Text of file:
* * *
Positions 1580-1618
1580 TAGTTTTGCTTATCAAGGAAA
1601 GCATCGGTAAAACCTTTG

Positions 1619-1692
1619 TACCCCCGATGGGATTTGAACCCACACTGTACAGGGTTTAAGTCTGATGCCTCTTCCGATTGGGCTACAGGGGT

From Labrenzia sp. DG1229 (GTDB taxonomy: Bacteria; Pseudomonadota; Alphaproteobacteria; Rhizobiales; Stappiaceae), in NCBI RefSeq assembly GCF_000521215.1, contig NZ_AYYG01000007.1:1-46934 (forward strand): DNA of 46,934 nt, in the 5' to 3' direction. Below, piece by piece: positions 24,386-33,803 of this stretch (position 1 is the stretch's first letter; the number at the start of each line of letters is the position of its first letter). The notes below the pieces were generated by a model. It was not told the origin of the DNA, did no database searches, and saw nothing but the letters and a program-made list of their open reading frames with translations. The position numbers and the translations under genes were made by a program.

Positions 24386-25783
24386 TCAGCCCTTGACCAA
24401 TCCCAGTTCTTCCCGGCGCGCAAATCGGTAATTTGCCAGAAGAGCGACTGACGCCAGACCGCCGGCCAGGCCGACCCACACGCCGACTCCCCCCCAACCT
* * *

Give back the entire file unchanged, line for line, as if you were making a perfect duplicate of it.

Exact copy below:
Positions 1580-1618
1580 TAGTTTTGCTTATCAAGGAAA
1601 GCATCGGTAAAACCTTTG

Positions 1619-1692
1619 TACCCCCGATGGGATTTGAACCCACACTGTACAGGGTTTAAGTCTGATGCCTCTTCCGATTGGGCTACAGGGGT

From Labrenzia sp. DG1229 (GTDB taxonomy: Bacteria; Pseudomonadota; Alphaproteobacteria; Rhizobiales; Stappiaceae), in NCBI RefSeq assembly GCF_000521215.1, contig NZ_AYYG01000007.1:1-46934 (forward strand): DNA of 46,934 nt, in the 5' to 3' direction. Below, piece by piece: positions 24,386-33,803 of this stretch (position 1 is the stretch's first letter; the number at the start of each line of letters is the position of its first letter). The notes below the pieces were generated by a model. It was not told the origin of the DNA, did no database searches, and saw nothing but the letters and a program-made list of their open reading frames with translations. The position numbers and the translations under genes were made by a program.

Positions 24386-25783
24386 TCAGCCCTTGACCAA
24401 TCCCAGTTCTTCCCGGCGCGCAAATCGGTAATTTGCCAGAAGAGCGACTGACGCCAGACCGCCGGCCAGGCCGACCCACACGCCGACTCCCCCCCAACCT